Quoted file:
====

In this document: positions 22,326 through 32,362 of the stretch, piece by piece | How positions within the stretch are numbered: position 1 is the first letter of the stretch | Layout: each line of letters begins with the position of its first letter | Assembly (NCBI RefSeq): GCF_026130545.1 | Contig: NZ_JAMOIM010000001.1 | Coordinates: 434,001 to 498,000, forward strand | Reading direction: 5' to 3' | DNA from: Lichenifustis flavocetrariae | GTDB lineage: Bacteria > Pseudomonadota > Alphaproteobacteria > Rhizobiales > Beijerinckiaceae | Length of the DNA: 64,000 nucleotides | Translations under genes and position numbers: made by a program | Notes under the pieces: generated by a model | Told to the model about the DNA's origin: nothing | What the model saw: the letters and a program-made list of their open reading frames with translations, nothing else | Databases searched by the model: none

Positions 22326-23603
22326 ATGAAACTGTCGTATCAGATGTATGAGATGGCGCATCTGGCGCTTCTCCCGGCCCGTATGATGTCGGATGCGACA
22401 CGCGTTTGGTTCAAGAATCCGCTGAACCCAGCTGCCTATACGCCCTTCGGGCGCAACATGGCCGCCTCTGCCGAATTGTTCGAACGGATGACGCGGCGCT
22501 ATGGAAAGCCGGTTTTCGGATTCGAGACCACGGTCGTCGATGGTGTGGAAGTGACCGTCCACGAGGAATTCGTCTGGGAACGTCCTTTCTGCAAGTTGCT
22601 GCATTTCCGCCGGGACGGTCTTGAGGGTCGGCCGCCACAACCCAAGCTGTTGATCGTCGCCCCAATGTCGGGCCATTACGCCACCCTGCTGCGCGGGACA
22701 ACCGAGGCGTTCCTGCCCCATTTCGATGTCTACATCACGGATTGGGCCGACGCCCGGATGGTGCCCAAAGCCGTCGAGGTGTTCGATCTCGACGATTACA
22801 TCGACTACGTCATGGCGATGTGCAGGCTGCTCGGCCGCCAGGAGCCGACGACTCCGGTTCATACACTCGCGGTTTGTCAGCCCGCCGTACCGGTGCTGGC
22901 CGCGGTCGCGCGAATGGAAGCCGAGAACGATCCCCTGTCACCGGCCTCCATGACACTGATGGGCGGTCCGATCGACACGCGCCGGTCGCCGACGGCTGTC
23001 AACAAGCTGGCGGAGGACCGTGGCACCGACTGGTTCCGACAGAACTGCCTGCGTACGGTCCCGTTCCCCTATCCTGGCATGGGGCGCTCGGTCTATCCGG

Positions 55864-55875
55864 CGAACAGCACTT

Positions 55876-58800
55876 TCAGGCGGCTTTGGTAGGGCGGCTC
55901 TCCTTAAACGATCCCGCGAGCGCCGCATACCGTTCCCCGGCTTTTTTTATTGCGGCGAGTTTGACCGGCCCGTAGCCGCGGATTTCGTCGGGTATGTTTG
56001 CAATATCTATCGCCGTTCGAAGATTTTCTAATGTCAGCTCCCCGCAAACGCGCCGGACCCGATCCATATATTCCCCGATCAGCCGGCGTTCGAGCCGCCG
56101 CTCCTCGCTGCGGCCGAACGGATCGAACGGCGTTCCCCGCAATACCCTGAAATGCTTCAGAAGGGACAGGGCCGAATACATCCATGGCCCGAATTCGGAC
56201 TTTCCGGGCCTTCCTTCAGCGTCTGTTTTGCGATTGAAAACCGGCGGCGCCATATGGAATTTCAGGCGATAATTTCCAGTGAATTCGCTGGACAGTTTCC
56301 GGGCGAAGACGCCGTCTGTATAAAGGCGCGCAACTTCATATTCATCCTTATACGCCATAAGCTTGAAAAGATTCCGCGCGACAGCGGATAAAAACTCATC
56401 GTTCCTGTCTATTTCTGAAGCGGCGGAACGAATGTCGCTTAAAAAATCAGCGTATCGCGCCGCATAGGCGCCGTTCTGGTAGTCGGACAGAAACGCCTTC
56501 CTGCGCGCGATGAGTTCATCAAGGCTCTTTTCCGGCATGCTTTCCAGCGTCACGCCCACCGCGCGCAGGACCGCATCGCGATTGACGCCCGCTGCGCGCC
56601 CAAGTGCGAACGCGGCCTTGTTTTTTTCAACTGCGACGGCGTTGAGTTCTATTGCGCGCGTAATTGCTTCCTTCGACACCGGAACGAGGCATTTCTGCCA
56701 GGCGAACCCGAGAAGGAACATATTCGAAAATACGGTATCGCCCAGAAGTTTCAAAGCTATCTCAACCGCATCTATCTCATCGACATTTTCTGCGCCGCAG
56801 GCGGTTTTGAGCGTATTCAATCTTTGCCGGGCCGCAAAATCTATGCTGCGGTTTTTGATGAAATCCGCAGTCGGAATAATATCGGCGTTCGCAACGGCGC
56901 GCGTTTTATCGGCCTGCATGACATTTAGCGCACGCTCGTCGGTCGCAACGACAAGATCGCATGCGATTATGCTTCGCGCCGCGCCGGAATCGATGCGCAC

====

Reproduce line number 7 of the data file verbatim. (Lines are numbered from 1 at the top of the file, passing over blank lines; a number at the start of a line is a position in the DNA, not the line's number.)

22701 ACCGAGGCGTTCCTGCCCCATTTCGATGTCTACATCACGGATTGGGCCGACGCCCGGATGGTGCCCAAAGCCGTCGAGGTGTTCGATCTCGACGATTACA